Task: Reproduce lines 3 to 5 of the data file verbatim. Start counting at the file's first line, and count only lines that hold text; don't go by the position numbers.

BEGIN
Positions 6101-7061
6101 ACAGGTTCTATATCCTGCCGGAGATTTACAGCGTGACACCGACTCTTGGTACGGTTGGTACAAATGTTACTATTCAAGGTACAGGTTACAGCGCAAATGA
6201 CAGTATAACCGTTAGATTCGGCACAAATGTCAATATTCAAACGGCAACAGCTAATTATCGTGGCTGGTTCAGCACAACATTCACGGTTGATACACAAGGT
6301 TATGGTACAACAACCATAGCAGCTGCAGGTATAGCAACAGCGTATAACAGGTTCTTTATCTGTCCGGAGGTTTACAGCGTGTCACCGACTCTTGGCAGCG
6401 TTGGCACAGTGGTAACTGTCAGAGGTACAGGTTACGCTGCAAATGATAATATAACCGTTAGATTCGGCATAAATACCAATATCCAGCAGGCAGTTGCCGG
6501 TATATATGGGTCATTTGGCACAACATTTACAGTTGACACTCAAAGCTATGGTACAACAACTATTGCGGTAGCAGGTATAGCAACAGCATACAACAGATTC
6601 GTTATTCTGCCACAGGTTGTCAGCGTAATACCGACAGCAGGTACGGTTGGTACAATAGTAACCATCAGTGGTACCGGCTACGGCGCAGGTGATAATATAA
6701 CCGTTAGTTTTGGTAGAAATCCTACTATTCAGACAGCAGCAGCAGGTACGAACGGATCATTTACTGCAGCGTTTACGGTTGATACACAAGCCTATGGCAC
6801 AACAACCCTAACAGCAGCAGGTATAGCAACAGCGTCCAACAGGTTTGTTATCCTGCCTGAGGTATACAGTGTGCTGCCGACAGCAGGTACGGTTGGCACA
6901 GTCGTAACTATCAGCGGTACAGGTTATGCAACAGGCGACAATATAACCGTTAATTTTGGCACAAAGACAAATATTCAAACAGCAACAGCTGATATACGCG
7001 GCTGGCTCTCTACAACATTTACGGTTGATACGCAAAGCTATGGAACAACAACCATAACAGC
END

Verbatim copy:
6201 CAGTATAACCGTTAGATTCGGCACAAATGTCAATATTCAAACGGCAACAGCTAATTATCGTGGCTGGTTCAGCACAACATTCACGGTTGATACACAAGGT
6301 TATGGTACAACAACCATAGCAGCTGCAGGTATAGCAACAGCGTATAACAGGTTCTTTATCTGTCCGGAGGTTTACAGCGTGTCACCGACTCTTGGCAGCG
6401 TTGGCACAGTGGTAACTGTCAGAGGTACAGGTTACGCTGCAAATGATAATATAACCGTTAGATTCGGCATAAATACCAATATCCAGCAGGCAGTTGCCGG